Book Review: Rosewater by Tade Thompson

“What you think of as your self is actually many things. At the core is your true self, of which you may not even be fully aware. Wrapped around this are several false selves that are used at different times in different situations, social selves that serve the function of translating your true self to the world. We swap between these effortlessly as we grow up, but they are elaborate fictions. Or they are real but alternative selves. It depends on where you stand epistemologically, but that’s irrelevant.”

Tade Thompson, Rosewater

Title: Rosewater
Series: The Wormwood Trilogy (#1)
Author: Tade Thompson
Genre: Science Fiction
Pages: 400 (Kindle)
Published: February 23rd, 2017

My Rating: ★
Read: 6/22/2022 – 6/25/2022


This was an experimental read for me as part of a reading challenge. The summary sounded interesting so I decided to give it a go. Unfortunately, this just wasn’t my forte. I’m used to non-linear timelines in historical fiction but I guess I have difficulty following along with sci-fi. I started off listening to this as an audiobook then switched to the ebook about a quarter of the way in but it didn’t help much. Another reason I struggled through it was the excessive swearing. It was distracting. I’m glad I tried it as the plot was interesting at its core, but between some of the subject matters and politics, it’s not something I personally enjoyed. 

Likes & Dislikes

What I liked:

  • The setting. I’ve been learning more about Nigerian culture recently and I was excited to read a book set in the country.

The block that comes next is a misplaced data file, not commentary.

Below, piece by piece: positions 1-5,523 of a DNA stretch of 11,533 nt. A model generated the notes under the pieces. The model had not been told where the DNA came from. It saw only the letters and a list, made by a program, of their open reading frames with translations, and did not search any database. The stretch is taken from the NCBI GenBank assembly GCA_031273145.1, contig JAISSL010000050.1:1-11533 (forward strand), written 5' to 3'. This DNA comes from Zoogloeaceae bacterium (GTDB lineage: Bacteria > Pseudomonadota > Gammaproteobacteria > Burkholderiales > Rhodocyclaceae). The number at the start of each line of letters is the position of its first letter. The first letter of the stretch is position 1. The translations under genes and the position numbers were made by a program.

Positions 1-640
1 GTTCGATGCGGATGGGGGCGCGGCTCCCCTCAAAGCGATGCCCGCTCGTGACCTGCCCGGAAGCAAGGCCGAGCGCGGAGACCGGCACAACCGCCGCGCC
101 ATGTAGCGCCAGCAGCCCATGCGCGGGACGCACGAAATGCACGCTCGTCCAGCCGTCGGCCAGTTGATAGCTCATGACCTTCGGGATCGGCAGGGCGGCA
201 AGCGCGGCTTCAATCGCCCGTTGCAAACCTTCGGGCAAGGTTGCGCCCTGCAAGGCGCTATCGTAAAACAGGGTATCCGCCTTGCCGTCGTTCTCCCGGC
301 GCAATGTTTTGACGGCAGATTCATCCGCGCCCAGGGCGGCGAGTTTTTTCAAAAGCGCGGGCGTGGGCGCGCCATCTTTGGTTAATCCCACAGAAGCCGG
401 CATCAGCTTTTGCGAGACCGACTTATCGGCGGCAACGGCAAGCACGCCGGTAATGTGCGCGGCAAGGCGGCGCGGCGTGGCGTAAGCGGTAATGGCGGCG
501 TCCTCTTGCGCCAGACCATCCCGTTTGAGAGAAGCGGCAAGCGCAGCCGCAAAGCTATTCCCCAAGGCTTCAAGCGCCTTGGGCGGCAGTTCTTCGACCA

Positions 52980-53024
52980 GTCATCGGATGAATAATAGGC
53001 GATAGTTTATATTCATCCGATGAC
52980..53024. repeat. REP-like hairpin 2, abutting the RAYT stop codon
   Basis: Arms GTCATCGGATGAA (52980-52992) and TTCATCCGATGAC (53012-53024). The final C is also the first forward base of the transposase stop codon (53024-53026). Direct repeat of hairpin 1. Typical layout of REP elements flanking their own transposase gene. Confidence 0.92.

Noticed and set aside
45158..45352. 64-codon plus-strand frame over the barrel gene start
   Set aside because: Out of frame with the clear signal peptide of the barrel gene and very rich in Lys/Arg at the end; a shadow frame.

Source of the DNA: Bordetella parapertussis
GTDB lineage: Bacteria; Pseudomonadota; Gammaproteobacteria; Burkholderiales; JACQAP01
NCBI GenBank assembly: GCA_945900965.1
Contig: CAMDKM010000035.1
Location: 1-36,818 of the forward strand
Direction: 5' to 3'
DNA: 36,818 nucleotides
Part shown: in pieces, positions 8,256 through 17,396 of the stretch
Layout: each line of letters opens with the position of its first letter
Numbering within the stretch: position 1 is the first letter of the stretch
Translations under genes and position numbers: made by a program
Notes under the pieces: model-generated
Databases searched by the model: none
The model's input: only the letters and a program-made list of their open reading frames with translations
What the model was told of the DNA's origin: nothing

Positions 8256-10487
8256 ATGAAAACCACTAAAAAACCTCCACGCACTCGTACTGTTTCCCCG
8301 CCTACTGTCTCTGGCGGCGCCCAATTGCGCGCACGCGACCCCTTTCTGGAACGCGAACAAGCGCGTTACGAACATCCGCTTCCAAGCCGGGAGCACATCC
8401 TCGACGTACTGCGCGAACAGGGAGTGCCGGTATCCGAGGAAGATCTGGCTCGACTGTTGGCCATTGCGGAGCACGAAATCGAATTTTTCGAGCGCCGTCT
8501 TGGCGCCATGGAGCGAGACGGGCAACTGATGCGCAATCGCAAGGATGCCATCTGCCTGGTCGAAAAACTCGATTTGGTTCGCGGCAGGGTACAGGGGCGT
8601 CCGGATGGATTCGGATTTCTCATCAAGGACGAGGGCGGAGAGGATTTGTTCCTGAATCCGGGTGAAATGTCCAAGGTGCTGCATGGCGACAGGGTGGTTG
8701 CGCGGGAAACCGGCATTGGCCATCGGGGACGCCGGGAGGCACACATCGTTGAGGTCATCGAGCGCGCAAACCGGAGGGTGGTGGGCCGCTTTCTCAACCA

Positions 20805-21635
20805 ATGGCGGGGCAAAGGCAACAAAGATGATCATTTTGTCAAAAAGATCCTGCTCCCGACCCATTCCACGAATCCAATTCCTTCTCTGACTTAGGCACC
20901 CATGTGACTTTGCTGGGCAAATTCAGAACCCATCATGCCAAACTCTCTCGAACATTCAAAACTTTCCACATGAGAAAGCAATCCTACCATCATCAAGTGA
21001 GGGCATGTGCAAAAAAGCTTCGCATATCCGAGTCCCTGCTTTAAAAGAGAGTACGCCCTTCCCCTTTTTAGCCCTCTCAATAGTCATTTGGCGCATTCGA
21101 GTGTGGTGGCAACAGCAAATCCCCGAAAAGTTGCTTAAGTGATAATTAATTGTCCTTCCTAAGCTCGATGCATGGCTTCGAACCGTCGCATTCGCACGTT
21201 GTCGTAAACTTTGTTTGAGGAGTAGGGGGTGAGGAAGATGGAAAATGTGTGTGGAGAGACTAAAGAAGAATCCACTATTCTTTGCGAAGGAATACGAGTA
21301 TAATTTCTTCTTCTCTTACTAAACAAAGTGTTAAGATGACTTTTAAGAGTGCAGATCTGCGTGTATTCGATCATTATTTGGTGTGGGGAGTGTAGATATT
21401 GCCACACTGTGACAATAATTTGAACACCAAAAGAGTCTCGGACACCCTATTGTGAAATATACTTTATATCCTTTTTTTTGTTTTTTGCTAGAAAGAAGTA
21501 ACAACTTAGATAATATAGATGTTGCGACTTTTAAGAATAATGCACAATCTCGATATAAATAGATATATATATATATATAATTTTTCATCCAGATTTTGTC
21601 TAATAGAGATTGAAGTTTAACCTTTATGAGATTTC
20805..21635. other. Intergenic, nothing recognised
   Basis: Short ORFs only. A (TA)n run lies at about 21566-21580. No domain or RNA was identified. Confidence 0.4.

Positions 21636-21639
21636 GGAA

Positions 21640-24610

• The concept. I like dystopian settings, but this one was ultimately too graphic.

What I didn’t like:

  • The strong language. I don’t mind it so much if it’s in character, but it was constant and was in non-dialogue prose.
  • Explicit and violent material. I avoid this when possible when not in a historical (non-fiction) context.
  • Politics. I’ve mentioned this countless times in reviews and I stand by it. I wish there was better documentation of this kind of content. I don’t think it’s unreasonable that this has become triggering content on all sides. Reading is an escape for so many people including myself.
  • Too much paranormal content. I guess I didn’t pay attention to summaries enough. I’m okay with aliens but when it comes to other things it’s a pass for me.


Ultimately, my rating comes down to personal preference. I can’t even comment if I thought this was a good book in this genre since I’ve only read a small sampling. I think I prefer sci-fi books centered around space travel or inhabitance.

Where to buy the book:

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